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Rhineura

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Rhineura
Cave vertebrates of America; a study in degenerative evolution (1909) (20577823892).jpg
Rhineura floridana
A. Side and dorsal views of tail.
B. Horizontal section of head, showing Harderian gland and eye.
C. Horizontal section through right eye.
D. Horizontal section of left eye, showing pigmentation and lens.
E. Distal part of eye, showing layers of retina.
F. Proximal part of another eye, showing cyst.
Scientific classification edit
Kingdom: Animalia
Phylum: Chordata
Class: Reptilia
Order: Squamata
Clade: Amphisbaenia
Family: Rhineuridae
Genus: Rhineura
Cope, 1861
Species:
R. floridana
Binomial name
Rhineura floridana
(Baird, 1858)
Synonyms[1]
  • Lepidosternon floridanum
    Baird, 1858
  • Rhineura floridana
    Garman, 1883

Rhineura floridana, known commonly as the North American worm lizard,[2] Florida worm lizard,[3] graveyard snake,[4] or thunderworm, is a species of amphisbaeninan in the family Rhineuridae. The species is the only member of the monotypic genus Rhineura,[5] and is found primarily in Florida but has been recorded in Lanier County, Georgia.[6] There are no subspecies that are recognized as being valid.[3]

Description[edit]

Rhineura floridana varies in total length (including tail) from 18–30 cm (7–12 inches). The head has a shovel-like snout that projects forward past the lower jaws, which is used for burrowing. The eyes are highly reduced and not visible externally. The limbs are absent and, as in other Amphisbaenia, the body is covered by scales arranged in rings giving the animal a worm-like appearance.

Behavior[edit]

R. floridana is a burrower, preferring a soil, sand, or leaf mold substrate, and spending most of its time underground where it is safe from predators. It surfaces only when heavy rain or plowing forces it to evacuate its burrow. Because of the latter, it is sometimes called thunderworm. When disturbed, it retreats into its burrow tail-first.

Diet[edit]

The diet of R. floridana includes insects and earthworms, but it is an opportunistic feeder and will eat almost any invertebrate small enough to catch.

Reproduction[edit]

Reproduction in R. floridana is by laying eggs (oviparous).

Conservation status[edit]

This species, Rhineura floridana, is classified as Least Concern on the IUCN Red List of Threatened Species (v3.1, 2001).[7] Species are listed as such due to their wide distribution, presumed large population, or because it is unlikely to be declining fast enough to qualify for listing in a more threatened category. The population trend is stable. Year assessed: 2007.[6]

References[edit]

  1. ^ Species Rhineura floridana at The Reptile Database www.reptile-database.org. Accessed 09 January 2020.
  2. ^ "Rhineuridae". Integrated Taxonomic Information System. Retrieved 19 August 2007.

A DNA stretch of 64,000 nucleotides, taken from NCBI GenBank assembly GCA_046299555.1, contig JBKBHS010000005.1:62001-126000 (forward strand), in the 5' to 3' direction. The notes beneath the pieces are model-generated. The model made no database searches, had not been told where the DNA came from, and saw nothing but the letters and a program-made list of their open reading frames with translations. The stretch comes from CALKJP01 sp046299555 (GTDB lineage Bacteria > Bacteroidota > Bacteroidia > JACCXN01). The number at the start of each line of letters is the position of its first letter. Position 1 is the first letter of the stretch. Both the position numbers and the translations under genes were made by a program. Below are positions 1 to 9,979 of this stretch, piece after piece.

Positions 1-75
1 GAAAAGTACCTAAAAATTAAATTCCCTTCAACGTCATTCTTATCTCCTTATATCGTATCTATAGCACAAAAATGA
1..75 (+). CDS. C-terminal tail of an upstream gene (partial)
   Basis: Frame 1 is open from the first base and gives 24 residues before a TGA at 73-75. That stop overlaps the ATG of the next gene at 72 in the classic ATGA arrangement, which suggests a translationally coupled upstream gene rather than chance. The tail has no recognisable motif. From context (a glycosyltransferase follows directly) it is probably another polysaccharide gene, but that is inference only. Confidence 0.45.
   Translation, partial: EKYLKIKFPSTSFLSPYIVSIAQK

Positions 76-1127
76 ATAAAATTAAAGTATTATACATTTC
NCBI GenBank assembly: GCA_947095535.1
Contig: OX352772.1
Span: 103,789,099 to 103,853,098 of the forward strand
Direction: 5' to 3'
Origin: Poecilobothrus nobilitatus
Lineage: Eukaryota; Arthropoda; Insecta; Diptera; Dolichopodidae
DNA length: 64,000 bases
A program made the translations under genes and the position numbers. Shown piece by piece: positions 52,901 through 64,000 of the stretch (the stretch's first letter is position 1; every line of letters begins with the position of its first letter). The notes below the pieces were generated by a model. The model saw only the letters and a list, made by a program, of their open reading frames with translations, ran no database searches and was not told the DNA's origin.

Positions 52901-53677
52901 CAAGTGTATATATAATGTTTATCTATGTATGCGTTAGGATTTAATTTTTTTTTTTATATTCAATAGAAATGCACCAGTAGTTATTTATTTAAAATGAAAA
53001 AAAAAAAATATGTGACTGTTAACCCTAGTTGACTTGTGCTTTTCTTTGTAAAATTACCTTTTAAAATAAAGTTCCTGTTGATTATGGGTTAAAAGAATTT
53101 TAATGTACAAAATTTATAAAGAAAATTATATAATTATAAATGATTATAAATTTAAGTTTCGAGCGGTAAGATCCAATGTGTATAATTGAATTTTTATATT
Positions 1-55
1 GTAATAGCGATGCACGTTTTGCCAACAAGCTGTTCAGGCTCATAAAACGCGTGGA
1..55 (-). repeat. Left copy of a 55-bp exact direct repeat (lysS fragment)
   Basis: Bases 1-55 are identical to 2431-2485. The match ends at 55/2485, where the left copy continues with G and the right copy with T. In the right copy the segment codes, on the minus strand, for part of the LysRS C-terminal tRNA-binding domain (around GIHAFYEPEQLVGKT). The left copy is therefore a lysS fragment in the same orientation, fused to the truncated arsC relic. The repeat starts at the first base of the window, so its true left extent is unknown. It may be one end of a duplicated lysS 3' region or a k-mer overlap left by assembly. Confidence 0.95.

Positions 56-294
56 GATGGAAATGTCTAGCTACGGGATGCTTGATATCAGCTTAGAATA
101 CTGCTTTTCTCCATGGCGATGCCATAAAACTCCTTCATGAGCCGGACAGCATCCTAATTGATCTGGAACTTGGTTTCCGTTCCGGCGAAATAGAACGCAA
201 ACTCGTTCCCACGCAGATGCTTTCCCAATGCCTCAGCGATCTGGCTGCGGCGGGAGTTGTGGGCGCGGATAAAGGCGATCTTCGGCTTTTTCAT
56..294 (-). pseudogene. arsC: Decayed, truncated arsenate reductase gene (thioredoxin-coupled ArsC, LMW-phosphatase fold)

3. ^ a b "Rhineura floridana". Integrated Taxonomic Information System. Retrieved 19 August 2007.
  4. ^ Goin CJ, Goin OB, Zug GR (1978). Introduction to Herpetology, Third Edition. San Francisco: W.H. Freeman and Company. xi + 378 pp. ISBN 0-7167-0020-4. (Rhineura floridana, p. 277, Figure 15-2).
  5. ^ "Rhineura". Integrated Taxonomic Information System. Retrieved 19 August 2007.
  6. ^ a b 2001 Categories & Criteria (version 3.1) at the IUCN Red List. Accessed 6 September 2008.
  7. ^ Rhineura floridana at the IUCN Red List. Accessed 6 September 2008.

Further reading[edit]

  • Baird SF (1858). "Description of New Genera and Species of North American Lizards in the Museum of the Smithsonian Institution". Proceedings of theAcademy of Natural Sciences of Philadelphia 10: 253-256. (Lepidosternon floridanum, new species, p. 255).
  • Conant R (1975). A Field Guide to Reptiles and Amphibians of Eastern and Central North America, Second Edition. (illustrated by Isabelle Hunt Conant). Boston: Houghton Mifflin Company. xviii + 429 pp. + Plates 1-48. ISBN 0-395-19979-4 (hardcover), ISBN 0-395-19977-8 (paperback). (Rhineura floridana, p. 135 + Plate 13 + map 98).
  • Powell R, Conant R, Collins JT (2016). Peterson Field Guide to Reptiles and Amphibians of Eastern and Central North America, Fourth Edition. Boston and New York: Houghton Mifflin Harcourt. xiv + 494 pp., 47 Plates, 207 Figures. ISBN 978-0-544-12997-9. (Rhineura floridana p. 323, Figure 156 + Plate 30).
  • Smith HM, Brodie ED Jr (1982). Reptiles of North America: A Guide to Field Identification. New York: Golden Press. 240 pp. ISBN 0-307-13666-3 (paperback), ISBN 0-307-47009-1 (hardcover). (Rhineura floridana, pp. 132-133).
  • Stejneger L, Barbour T (1917). A Check List of North American Amphibians and Reptiles. Cambridge, Massachusetts: Harvard University Press. 125 pp. (Rhineura floridana, p. 72).
  • Westphal, Natascha; Mahlow, Kristin; Head, Jason James; Müller, Johannes (2019). "Pectoral myology of limb-reduced worm lizards (Squamata, Amphisbaenia) suggest decoupling of the musculoskeletal system during the evolution of body elongation". BMC Evolutionary Biology 19 (16).
  • Zim HS, Smith HM (1956). Reptiles and Amphibians: A Guide to Familiar American Species: A Golden Nature Guide. (illustrated by James Gordon Irving). New York: Simon and Schuster. 160 pp. (Rhineura floridana, pp. 68, 155).


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